Read the rest of the article at The Bookseller.
The first book in the new contract, Dead Like You, will be published in June 2010, with the second and third following at yearly intervals.
In a separate deal in the US, St Martins Press crime thriller imprint Minotaur has also negotiated a contract for the same three books. James has not been published in the US since Carroll & Graf launched the Roy Grace series in 2005/6.
Read the reviews of the first five books in the Roy Grace series at the Euro Crime website.
Monday, July 20, 2009
Read the rest of the article here.
The deal for Murder at Mansfield Park, by Lynn Shepherd, was negotiated via Ben Mason at the Conville Walsh Agency for an undisclosed sum. The title will be published as a B-format paperback next April, and will include reading group discussion points.
In contrast with the original story, the character Fanny Price is "ambitious, scheming and relentlessly focused", while Mary Crawford "suffers great indignities from her mean neighbour". Shepherd explained: "What intrigues me about Mansfield Park is how unlike Jane Austen it actually is. One of the reasons so many readers are dissatisfied with the novel Austen did write is that they find her heroine at best insipid, and at worst, downright irritating."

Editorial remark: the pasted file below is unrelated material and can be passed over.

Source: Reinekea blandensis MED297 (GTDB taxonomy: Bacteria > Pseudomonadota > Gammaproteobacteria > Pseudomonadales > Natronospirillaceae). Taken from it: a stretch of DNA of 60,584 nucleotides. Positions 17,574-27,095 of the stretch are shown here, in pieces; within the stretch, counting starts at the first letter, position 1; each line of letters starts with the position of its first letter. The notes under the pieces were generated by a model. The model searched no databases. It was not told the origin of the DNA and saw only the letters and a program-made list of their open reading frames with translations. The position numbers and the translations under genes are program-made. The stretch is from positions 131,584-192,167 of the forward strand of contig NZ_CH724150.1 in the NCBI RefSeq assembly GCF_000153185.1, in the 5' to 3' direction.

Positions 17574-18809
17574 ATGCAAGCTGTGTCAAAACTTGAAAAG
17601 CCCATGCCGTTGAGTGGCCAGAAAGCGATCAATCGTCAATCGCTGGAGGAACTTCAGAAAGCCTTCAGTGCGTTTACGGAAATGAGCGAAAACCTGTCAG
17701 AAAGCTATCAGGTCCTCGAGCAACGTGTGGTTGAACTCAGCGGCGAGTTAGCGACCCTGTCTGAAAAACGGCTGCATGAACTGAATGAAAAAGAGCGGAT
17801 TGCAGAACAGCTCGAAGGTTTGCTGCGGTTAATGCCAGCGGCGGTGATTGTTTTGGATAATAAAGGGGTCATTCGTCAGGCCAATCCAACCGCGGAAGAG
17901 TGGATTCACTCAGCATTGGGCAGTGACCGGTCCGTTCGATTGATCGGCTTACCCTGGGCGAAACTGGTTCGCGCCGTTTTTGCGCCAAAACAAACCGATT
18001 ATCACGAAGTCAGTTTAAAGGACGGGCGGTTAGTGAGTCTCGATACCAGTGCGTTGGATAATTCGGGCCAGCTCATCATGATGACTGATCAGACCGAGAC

Simon Petherick, managing director of Beautiful Books, described the book as "fantastic" and "tremendous fun". He added: "The really good thing about it is that linguistically, it's very accurate, and she picks up on all the key themes that appeared in the original . . . But whereas Fanny is quite a pain in the arse in Austen's version, Lynn's Fanny is an outrageous gold-digger."
When a murder takes place, mid-way through the story, the novel turns into a "literary version of Agatha Christie." Petherick said: "You cannot work out which character would, or could, commit the murder – everyone who has read it so far has failed to guess who did it."
Sunday, July 19, 2009
Here are this week's globe-trotting reviews: